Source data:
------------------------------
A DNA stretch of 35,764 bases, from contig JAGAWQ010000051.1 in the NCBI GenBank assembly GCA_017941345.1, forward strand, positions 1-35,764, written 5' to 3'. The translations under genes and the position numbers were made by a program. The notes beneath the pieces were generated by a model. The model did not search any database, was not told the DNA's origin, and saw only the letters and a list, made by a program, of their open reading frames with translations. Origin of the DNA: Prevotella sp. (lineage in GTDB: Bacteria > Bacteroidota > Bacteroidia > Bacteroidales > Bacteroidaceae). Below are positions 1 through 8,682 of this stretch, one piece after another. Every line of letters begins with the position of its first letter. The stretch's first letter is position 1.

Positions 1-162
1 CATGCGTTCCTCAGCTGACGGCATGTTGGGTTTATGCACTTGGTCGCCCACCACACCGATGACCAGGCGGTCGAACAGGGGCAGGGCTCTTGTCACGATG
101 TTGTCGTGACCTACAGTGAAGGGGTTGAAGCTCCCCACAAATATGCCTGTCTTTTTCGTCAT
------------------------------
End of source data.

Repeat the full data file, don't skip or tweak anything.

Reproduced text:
A DNA stretch of 35,764 bases, from contig JAGAWQ010000051.1 in the NCBI GenBank assembly GCA_017941345.1, forward strand, positions 1-35,764, written 5' to 3'. The translations under genes and the position numbers were made by a program. The notes beneath the pieces were generated by a model. The model did not search any database, was not told the DNA's origin, and saw only the letters and a list, made by a program, of their open reading frames with translations. Origin of the DNA: Prevotella sp. (lineage in GTDB: Bacteria > Bacteroidota > Bacteroidia > Bacteroidales > Bacteroidaceae). Below are positions 1 through 8,682 of this stretch, one piece after another. Every line of letters begins with the position of its first letter. The stretch's first letter is position 1.

Positions 1-162
1 CATGCGTTCCTCAGCTGACGGCATGTTGGGTTTATGCACTTGGTCGCCCACCACACCGATGACCAGGCGGTCGAACAGGGGCAGGGCTCTTGTCACGATG
101 TTGTCGTGACCTACAGTGAAGGGGTTGAAGCTCCCCACAAATATGCCTGTCTTTTTCGTCAT